**D. Manzano and P.I. Hurtado**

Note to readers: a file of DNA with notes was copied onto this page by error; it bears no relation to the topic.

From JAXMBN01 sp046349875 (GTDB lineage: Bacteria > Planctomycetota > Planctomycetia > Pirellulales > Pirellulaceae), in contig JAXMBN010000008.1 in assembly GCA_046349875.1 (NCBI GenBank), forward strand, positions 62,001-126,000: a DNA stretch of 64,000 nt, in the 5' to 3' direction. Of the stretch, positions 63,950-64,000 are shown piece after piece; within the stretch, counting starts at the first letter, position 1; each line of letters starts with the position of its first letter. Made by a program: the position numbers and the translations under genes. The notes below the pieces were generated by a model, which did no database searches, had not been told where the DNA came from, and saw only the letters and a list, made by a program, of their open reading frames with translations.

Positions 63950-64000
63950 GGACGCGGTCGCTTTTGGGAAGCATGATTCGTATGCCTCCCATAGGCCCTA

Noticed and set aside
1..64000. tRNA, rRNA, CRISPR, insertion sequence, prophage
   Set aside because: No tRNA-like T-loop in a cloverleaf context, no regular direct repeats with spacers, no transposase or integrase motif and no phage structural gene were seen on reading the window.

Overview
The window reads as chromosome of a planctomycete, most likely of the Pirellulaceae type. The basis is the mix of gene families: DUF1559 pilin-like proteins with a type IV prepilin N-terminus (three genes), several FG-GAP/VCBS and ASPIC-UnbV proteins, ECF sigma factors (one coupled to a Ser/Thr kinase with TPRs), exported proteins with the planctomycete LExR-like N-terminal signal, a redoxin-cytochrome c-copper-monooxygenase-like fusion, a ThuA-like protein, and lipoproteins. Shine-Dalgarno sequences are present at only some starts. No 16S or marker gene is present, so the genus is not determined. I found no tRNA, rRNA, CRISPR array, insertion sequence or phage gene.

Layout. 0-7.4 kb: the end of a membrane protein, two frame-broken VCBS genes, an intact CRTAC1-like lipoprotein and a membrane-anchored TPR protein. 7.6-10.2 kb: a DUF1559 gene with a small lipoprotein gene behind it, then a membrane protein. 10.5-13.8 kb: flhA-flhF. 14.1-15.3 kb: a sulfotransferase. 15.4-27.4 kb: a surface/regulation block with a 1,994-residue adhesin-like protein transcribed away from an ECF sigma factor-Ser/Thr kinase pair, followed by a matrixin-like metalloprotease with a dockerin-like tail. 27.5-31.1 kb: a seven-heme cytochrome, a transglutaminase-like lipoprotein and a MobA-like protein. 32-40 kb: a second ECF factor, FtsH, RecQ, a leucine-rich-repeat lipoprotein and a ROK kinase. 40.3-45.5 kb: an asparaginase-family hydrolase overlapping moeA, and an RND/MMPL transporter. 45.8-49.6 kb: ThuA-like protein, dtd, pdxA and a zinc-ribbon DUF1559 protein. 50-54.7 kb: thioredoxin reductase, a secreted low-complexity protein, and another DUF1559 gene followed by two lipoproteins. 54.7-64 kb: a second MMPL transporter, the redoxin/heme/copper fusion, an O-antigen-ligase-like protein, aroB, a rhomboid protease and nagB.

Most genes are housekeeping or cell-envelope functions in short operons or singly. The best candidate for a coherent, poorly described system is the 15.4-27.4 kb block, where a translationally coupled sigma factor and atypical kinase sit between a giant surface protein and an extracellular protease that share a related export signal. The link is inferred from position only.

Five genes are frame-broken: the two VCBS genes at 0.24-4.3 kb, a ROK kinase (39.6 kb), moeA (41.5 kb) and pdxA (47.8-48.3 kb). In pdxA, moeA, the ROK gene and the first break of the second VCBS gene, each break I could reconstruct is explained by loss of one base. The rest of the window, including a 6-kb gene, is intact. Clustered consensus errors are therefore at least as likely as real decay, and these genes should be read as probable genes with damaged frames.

Controlling transport in quantum systems holds the key to many promising quantum technologies. Here we review the power of symmetry as a resource to manipulate quantum transport, and apply these ideas to engineer novel quantum devices. Using tools from open quantum systems and large deviation theory, we show that symmetry-mediated control of transport is enabled by a pair of twin dynamic phase transitions in current statistics, accompanied by a coexistence of different transport channels. By playing with the symmetry decomposition of the initial state, one can modulate the importance of the different transport channels and hence control the flowing current. Motivated by the problem of energy harvesting we illustrate these ideas in open quantum networks, an analysis which leads to the design of a symmetry-controlled quantum thermal switch. We review an experimental setup recently proposed for symmetry-mediated quantum control in the lab based on a linear array of atom-doped optical cavities, and the possibility of using transport as a probe to uncover hidden symmetries, as recently demonstrated in molecular junctions, is also discussed. Overall, these results demonstrate the importance of symmetry not only as a organizing principle in physics but also as a tool to control quantum systems.